Researchers will be using the latest technology again this year to track the movement of North Atlantic right whales in the waters off Atlantic Canada in an effort to protect the endangered animals.
It’s the second year of a five-year, $3.6-million project using ocean-going autonomous vehicles called underwater gliders.
Fred Whoriskey, executive director of the Ocean Tracking Network at Dalhousie University, says the two gliders used last year successfully provided information in time to reduce whale collisions with vessels.
“One was patrolling the shipping zones to provide early warning systems about whales being present and to give Transport Canada and (the Fisheries Department) the information they needed to implement conservation measures, like requiring ships to slow down so they would not kill the whales as they were transiting the area,” Whoriskey said in a recent interview.
The second glider was positioned at the mouth of the Cabot Strait to try to detect the animals as they were first moving into the gulf.
The federal government announced in March that the Fisheries Department will once again implement fishing area closures in the Gulf of St. Lawrence and the Bay of Fundy after whales are sighted.
As of Wednesday, Transport Canada is again enforcing vessel traffic measures, including speed restrictions for vessels over 13 metres long, throughout much of the gulf.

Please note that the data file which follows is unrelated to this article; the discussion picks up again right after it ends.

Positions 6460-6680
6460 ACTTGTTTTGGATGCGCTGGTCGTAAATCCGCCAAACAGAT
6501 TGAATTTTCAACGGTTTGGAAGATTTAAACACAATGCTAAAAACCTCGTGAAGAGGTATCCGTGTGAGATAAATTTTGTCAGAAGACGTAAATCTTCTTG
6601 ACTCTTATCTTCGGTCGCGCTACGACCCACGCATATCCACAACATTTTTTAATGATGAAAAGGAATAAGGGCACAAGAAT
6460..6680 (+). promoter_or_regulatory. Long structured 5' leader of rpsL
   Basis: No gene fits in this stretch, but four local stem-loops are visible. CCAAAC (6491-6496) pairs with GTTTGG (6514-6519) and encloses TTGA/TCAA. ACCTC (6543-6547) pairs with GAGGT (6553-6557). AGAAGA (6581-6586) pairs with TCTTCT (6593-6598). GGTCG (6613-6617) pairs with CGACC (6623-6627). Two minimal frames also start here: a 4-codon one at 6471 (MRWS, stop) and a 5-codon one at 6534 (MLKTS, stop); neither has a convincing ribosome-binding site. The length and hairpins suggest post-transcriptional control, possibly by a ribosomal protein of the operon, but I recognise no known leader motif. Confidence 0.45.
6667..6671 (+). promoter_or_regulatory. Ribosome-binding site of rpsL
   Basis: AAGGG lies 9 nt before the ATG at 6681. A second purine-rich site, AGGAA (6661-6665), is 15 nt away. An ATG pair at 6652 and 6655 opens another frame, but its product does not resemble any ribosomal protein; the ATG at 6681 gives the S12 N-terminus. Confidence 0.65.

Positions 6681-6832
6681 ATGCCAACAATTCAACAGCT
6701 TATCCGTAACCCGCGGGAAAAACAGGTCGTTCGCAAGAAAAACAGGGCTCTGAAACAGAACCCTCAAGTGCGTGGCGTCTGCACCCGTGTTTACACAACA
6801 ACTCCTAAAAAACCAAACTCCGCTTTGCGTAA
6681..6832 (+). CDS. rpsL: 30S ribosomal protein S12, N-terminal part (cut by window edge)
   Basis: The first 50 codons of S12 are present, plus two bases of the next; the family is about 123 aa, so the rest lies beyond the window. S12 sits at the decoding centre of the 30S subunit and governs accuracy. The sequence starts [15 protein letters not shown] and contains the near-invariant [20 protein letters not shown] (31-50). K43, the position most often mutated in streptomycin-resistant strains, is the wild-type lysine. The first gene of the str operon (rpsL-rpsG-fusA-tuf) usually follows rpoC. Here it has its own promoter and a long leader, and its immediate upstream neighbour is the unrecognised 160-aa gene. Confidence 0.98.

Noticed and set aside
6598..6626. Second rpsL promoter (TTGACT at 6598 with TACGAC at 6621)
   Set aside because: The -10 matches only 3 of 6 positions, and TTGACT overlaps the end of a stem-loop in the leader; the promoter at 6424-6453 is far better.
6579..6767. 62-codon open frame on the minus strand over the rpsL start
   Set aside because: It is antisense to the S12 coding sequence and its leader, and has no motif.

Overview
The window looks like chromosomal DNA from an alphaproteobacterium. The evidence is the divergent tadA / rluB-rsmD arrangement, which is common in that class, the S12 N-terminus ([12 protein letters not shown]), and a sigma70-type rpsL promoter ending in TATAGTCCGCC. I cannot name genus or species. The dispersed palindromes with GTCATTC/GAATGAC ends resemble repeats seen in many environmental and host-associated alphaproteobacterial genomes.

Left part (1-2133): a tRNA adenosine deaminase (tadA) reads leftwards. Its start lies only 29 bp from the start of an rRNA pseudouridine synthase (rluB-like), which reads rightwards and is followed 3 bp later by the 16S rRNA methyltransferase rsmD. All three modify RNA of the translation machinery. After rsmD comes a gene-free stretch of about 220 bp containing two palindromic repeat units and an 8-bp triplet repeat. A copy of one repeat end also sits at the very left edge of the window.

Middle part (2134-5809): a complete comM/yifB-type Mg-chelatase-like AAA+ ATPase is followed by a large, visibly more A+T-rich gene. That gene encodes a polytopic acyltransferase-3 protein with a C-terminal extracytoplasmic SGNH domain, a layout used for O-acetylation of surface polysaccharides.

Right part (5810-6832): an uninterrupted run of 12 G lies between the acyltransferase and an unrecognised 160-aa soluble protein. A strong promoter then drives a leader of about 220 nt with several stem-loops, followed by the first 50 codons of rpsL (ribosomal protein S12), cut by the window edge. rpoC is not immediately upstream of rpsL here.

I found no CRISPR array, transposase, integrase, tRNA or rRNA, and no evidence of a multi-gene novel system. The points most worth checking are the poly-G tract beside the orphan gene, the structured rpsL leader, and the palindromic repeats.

It’s believed there are fewer than 330 North Atlantic right whales remaining, but Whoriskey says there were no reports of whale deaths in the Gulf of St. Lawrence last year, a sign that something is being done right.
“There’s no doubt we’re in a struggle,” Whoriskey said. “We have to do everything to foster the survival of the calves and protect the females which are going to be producing those calves.”
Sean Brillant, senior conservation biologist at the Canadian Wildlife Federation, said Thursday the whales are migrating up the U.S. east coast and some may have already entered Canadian waters.
He said the number of calves spotted this year is promising.
“So far this year, there were 15 calves that were born. In 2017, this species had zero calves,” Brillant said in an interview.
“This species has just 330 animals or less. Probably about 100 and as few as 70 are females who are capable of having calves. So it is a very critically endangered species,” he said.
Brillant said the calves are a sign that the whales are getting the food and protection they need in the Gulf of St. Lawrence during the summer months. “It is a good sign they are having calves, but it doesn’t mean we’re out of the woods yet. We still have a long way to go to ensure we are protecting the species,” he said.
He said 20 or more of the whales die each year, and the new calves won’t be ready to breed for another nine or 10 years.
He pointed to one bright spot concerning the whales. One of the new calves was born to a whale named Snow Cone that in March 2021 was observed entangled in heavy fishing rope.
“This animal was partially disentangled by crews in both the U.S. and Canada … It is the first time we have seen an entangled whale who has given birth,” Brillant said.
He said scientists hope to spot Snow Cone this summer and possibly attempt to remove more of the rope, but he says that could be difficult if the calf is present. So far, the new calf has not been given a name.
This report by The Canadian Press was first published April 21, 2022.